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Dream Child

DreamChild

 

 

Dr. Sara Alderson can deal with eighty-hour workweeks as a resident at Children’s Hospital.  Dealing with crises in the Emergency Room or the OR is second nature to her.  But now she faces a challenge that all of her training and experience hasn’t prepared her for: Lizzie, her four-year-old daughter, has inherited her ability to see other people’s dreams.

After Lizzie befriends a young boy on a trip to Washington, DC, and then wakes up in a panic that night because of a “bad funny dream,” Sara knows exactly what it means: her daughter is visiting the boy’s dreams.  Complicating matters is the fact that the boy’s father is a Congressman, and he’s dreaming about a “scary man in a big black car” threatening his Daddy.

Unraveling a case of political corruption and blackmail would be hard enough for Sara under the best of circumstances.  But when she has to view everything through the eyes of a toddler, it may be an impossible task.

Dream Child is the third book of the Dream Series.

Read an Excerpt:

Someone’s shaking my shoulders, yelling right in my face.  “Mommy!  Mommy!  Mommy!”

My eyes open, and I’m instantly wide awake when I see the panic in the face of my daughter.  I throw my arms around her and hug her to me.  “It’s OK, Lizzie.  Mommy’s here.  You’re safe,” I say with a calm I definitely don’t feel.

“I had another funny dream!”  Oh, God.  I – I remember now, I did, too.  But that’s not important, it can wait.

I keep holding Lizzie as tightly as I can.  “Can you be brave again, like before?  Tell Mommy all about it?”

She has to think about that.  I don’t blame her – I don’t feel especially brave right now myself.  But she finds her courage, takes a deep breath and launches straight into what she saw: “Billy, Billy from the train, he was in his bedroom.  He has a big model airplane, like how Uncle Bob makes.  And he was on his bed and his door was shut, but his mommy and daddy were yelling, I could hear them through the door.  Billy was crying.  He was really sad!  I couldn’t hear what they were saying, ‘cept it was bad, ‘cause they were both yelling and they sounded really mad.”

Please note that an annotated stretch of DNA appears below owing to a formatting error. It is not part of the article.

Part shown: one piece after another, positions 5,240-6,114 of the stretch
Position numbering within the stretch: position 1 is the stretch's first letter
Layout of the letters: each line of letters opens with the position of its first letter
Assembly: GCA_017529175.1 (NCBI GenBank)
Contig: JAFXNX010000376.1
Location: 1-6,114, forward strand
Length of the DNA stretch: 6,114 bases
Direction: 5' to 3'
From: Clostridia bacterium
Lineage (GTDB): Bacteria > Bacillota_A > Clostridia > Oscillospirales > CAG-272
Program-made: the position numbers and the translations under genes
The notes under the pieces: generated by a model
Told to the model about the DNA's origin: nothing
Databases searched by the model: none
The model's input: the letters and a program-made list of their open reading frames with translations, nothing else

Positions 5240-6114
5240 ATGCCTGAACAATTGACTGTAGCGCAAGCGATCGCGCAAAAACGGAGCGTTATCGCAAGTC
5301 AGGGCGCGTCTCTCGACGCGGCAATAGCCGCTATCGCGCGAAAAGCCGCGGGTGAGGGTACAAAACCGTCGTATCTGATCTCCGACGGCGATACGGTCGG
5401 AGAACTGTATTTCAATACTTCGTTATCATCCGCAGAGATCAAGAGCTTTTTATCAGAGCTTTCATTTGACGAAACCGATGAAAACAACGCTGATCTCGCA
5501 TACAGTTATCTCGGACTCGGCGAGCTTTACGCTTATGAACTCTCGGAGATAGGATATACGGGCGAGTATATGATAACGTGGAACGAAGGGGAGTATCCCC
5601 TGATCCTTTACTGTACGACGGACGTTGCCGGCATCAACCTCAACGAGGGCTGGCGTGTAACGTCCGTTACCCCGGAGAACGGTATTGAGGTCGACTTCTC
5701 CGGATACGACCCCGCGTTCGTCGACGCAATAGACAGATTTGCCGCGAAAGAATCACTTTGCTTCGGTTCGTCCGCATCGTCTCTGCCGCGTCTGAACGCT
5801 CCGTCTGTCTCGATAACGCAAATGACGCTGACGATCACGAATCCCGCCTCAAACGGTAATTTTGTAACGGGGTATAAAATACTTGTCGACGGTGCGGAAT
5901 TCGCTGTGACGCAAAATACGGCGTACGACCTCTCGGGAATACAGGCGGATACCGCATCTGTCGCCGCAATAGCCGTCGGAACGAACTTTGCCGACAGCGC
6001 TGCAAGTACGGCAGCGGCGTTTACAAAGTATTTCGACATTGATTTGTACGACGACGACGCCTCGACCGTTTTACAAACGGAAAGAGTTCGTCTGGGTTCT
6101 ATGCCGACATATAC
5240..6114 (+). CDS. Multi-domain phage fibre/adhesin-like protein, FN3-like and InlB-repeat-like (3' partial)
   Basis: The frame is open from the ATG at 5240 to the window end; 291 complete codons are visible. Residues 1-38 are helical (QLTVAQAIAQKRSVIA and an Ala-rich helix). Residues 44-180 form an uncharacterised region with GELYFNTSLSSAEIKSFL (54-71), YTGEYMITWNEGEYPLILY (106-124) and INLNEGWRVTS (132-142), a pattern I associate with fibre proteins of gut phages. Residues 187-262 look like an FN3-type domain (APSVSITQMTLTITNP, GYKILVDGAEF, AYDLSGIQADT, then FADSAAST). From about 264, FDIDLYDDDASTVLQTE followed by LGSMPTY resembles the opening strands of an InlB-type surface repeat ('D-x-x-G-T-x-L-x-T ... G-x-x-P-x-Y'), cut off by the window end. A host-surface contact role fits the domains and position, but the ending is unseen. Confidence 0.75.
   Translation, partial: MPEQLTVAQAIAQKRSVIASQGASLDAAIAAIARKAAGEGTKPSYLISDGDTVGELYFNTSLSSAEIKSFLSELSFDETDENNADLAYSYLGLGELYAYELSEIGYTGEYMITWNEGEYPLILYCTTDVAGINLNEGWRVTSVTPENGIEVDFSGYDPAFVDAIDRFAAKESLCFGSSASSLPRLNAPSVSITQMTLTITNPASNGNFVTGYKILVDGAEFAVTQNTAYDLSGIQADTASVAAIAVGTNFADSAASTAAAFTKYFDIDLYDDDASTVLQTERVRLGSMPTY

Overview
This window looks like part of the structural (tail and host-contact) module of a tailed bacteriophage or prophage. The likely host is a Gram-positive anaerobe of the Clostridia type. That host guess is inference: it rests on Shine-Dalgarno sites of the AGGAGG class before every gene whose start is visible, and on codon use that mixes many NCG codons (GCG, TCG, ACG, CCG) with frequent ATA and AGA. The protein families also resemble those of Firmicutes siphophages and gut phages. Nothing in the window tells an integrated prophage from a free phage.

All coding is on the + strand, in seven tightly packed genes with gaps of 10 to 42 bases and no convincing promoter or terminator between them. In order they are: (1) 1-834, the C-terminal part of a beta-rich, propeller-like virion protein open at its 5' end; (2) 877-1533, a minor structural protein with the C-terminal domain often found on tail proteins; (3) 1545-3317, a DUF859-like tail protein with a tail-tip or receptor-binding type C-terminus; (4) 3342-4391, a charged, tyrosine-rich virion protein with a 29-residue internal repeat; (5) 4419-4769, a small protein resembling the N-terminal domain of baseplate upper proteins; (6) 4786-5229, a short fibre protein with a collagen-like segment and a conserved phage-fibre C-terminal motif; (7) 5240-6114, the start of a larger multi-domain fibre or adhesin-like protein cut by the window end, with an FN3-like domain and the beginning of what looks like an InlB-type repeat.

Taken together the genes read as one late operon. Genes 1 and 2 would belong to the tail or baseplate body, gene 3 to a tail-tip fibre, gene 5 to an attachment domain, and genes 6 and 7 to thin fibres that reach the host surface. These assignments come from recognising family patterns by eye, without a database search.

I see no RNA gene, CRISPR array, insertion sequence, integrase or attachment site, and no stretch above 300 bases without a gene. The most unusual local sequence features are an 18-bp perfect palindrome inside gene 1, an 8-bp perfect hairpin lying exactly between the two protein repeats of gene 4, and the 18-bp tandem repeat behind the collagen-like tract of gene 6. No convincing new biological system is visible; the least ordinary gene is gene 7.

She stops and looks up at me, with a fear in her eyes that I’ve never seen there before.  I know exactly what she’s going to ask me.  “Mommy, do you and Daddy…?”

Thank God, no.  We rarely fight, and it’s funny – the worst one we ever did have was all whispers instead of shouts.  “No, honey.  We don’t yell like that at each other.  Some – uh, some grown-ups do, but your Daddy and I love each other very much, and we would never be like that.  And you know what?  We love you, too.”

Lizzie accepts that; I think she already knew it, but she wanted to be reassured.  “I’m glad, Mommy.  They were yelling really loud.  It was bad and Billy was crying and I wanted them to stop, and I tried to open the door and go tell them to be quiet ‘cause Billy was so sad and crying, but then I woke up.”

To my surprise, Lizzie is holding back tears, but it’s clearly taking a lot of effort.  I am so proud of her – I kiss her forehead, squeeze her tight.  “You are such a wonderful girl,” I tell her.  “You have such a big heart.  I’m – I don’t even know what to say.”  I’d love to think that she’s this way because of what she’s learned from Brian and me, but we can’t take credit for it.  It’s been inside her from the start.

Here’s a ten minute sample from the audiobook version:

 

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